Social Security Disability or SSI Benefits for Children
Disability Benefits through Social Security
Filing for Social Security Disability or SSI Benefits
Social Security Disability SSI: Medical Evidence and Records
Filing your claim for disability benefits
Eligibility for receiving disability benefits
Info about Social Security Disability Approvals and Being Approved
FAQ on Social Security Disability SSI decisions
The SSD SSI Decision Process and what gets taken into consideration
Resources on this site
Social Security Disability, SSI Terms and Definitions
Previously answered questions regarding SSD and SSI
About the Author of SSDRC, Tim Moore
For Individuals living in North Carolina
Applying for Disability in North Carolina
North Carolina Disability Lawyer
Has my Disability Claim Been Approved?
Social Security Disability Tips — how a claim gets worked on
Advice to Win Social Security Disability and SSI Benefit Claims
How Quickly Is The Disability Claim Decision Made?
What is the SSI and Social Security Disability Application Wait Time?
How do you get an SSI disability application and Claim started?
Avoiding Mistakes to get your Disability Claim Approved
How to Claim Disability Benefits through Social Security
How to claim disability benefits in North Carolina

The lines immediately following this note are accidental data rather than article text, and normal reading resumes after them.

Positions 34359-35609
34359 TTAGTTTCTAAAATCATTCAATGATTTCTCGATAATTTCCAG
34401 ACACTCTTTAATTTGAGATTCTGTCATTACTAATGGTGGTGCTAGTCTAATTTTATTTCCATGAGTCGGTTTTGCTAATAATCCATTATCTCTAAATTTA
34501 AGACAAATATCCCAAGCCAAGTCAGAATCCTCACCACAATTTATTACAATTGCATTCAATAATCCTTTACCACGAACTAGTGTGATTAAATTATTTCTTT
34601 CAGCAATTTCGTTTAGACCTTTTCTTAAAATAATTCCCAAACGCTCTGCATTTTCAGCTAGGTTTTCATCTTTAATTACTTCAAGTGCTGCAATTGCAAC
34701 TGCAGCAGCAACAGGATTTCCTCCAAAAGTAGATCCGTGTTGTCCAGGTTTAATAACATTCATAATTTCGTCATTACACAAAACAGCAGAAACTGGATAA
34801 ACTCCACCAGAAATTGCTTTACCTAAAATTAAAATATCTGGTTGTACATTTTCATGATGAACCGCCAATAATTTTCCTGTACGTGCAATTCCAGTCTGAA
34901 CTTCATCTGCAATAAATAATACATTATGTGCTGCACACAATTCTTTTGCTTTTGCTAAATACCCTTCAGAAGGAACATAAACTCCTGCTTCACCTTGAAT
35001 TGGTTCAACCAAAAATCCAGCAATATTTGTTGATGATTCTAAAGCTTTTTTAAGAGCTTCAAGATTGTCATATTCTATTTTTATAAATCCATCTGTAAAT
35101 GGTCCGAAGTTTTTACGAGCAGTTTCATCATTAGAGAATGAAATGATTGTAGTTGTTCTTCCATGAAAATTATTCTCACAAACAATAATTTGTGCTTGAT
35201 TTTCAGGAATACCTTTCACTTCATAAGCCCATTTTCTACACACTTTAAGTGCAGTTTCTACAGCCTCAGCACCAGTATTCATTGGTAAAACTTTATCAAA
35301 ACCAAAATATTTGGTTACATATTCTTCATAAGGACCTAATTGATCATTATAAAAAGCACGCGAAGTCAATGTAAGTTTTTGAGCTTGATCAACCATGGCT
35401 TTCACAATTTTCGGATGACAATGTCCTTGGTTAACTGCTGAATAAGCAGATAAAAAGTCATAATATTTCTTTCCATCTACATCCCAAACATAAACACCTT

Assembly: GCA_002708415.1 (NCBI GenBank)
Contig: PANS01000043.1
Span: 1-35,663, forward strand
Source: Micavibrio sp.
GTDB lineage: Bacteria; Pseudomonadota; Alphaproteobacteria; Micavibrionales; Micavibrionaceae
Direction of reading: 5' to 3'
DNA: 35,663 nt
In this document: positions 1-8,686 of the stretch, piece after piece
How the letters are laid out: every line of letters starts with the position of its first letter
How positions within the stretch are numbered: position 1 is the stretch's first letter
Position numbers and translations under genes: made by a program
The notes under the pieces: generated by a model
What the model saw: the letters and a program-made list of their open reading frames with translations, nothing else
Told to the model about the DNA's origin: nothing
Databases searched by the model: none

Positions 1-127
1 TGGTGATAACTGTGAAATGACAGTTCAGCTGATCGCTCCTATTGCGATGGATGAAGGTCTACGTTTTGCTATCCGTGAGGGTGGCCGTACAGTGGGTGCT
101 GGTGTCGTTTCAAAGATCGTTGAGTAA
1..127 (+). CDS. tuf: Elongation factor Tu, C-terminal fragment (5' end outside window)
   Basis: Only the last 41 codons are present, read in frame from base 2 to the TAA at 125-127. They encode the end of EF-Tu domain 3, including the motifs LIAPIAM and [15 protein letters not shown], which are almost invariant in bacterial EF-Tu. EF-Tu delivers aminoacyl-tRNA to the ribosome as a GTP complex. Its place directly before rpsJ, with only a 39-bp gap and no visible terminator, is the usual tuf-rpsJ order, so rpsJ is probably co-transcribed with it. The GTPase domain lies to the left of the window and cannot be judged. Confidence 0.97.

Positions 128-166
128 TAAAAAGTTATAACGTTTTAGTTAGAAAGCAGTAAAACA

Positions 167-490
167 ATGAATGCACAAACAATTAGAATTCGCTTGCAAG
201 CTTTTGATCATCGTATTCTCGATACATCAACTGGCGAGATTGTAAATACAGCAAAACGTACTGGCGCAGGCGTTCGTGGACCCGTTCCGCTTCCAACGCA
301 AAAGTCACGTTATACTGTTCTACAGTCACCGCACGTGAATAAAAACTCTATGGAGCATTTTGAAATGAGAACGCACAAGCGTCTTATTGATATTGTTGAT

Is it possible that I will lose my disability benefits when my case is reviewed?
How long do I have to be off work to file for disability?
How long does it take to get a decision for a disability appeal?
How much money can I get with SSDI?
These pages answer some of the most basic questions for individuals who are considering filing a claim.
Filing for disability - How to file for SSD or SSI and the Information that is needed by Social Security
How to Apply for Disability - What medical conditions can you apply and qualify for?
Applying for Disability - How long does it take to get Social Security Disability or SSI benefits?
What happens if I file a disability application and it is denied by a disability examiner or Judge?
How to Prove you are disabled and qualify to win disability benefits
How do you prove your disability case if you have a mental condition or impairment?
Social Security Disability Back pay and How Long it Takes to Qualify for it and receive it
Social Security Disability SSI - Eligibility Requirements and Qualifications Criteria